detecting in kansas

Metal Detecting in KANSAS [Laws, Places, Lakes & More]

metal detecting in kansas

Kansas is such lovely state for those who want to enjoy outdoor activities in general and metal detecting in particular …

… Nonetheless, don’t do that unless you’ve made sure that you understand the regulating laws! Don’t worry since I talk in detailed way about that in this Post …

… Also, I address these subjects:

  • Locations that you should explore, especially at the beginning
  • I recommend a decent machine for the this state type of soil
  • Some thoughts and ideas on Gold Prospecting in Kansas
  • Few Clubs suggestions to join
  • Rivers and Lakes to Detect in

Let’s get into the serious stuff!

What are the metal detecting laws in Kansas?

Both the ARPA and NHPA laws are enforced in Kansas, as with many other US states. Under these laws, no site considered historically or culturally significant can be damaged by any means, including digging!

However, while the law is strictly enforced on historical buildings, the sites around them are often allowed to be dug up by collectors. Yet, you would still need a permit before you go around digging.

In general, pay special attention before digging any site that appears like more than 100 years old. The chances are that it could be protected under ARPA/NHPA and you would need a permit.

All state lands likewise require a permit before you can dig any location. Nonetheless, it is quite easy to get a permit for the purpose from state officials …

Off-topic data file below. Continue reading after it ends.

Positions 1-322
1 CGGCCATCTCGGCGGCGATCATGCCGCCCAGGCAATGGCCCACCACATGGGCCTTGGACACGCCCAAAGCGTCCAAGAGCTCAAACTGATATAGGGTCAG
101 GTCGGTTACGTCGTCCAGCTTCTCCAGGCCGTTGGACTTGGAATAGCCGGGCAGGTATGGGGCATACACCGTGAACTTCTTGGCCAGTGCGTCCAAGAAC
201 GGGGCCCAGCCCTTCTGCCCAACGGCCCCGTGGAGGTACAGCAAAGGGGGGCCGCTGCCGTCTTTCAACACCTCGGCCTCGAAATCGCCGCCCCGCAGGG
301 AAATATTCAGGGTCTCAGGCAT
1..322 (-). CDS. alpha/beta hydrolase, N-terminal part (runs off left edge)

… In Kansas state parks, like any other state, digging is strictly prohibited without a permit. But there is no law that forbids metal detecting anywhere in Kansas, including state parks.

This means that you can essentially go detecting in state parks without any permit. However, to dig anything, you would undoubtedly need a permit from park rangers. For private properties, like everywhere else, private permission of owners is required!

Where to go detecting in Kansas?

Kansas has an abundance of locations you can explore for valuable targets! The best locations are, of course, the rivers …

… In fact, the rivers flow in from states richer in resources, they bring many valuable items with them. While gold is one of them, you can also expect to find silver, coins, etc.

In addition, rivers like Kansas, Smokey Hill, Big Blue, and Arkansas are great places to explore and search for valuable items. The northeastern end of Kansas is also considered to have a decent chance of having gold, so it is another place worth checking out.

Historical cities like Wallace, Lawrence and Philips County also see some crowd of collectors who mainly try to find relics from the Civil War era.

State parks are another obvious choice to look for, though you would have to clear all formalities beforehand. There is a slim chance of finding anything on private properties, as all major attractions are limited to either riverside or remote areas.

Historical places are again tried-and-tested locations to stake out while looking for ancient relics. You can go to the lakes if you are okay with finding modern relics.

This is a Decent Detector for Kansas type of Ground!

CTX 3030


The soil in Kansas is pretty adapted for this hobby! There are low mineralization and low amount of clay all over the state.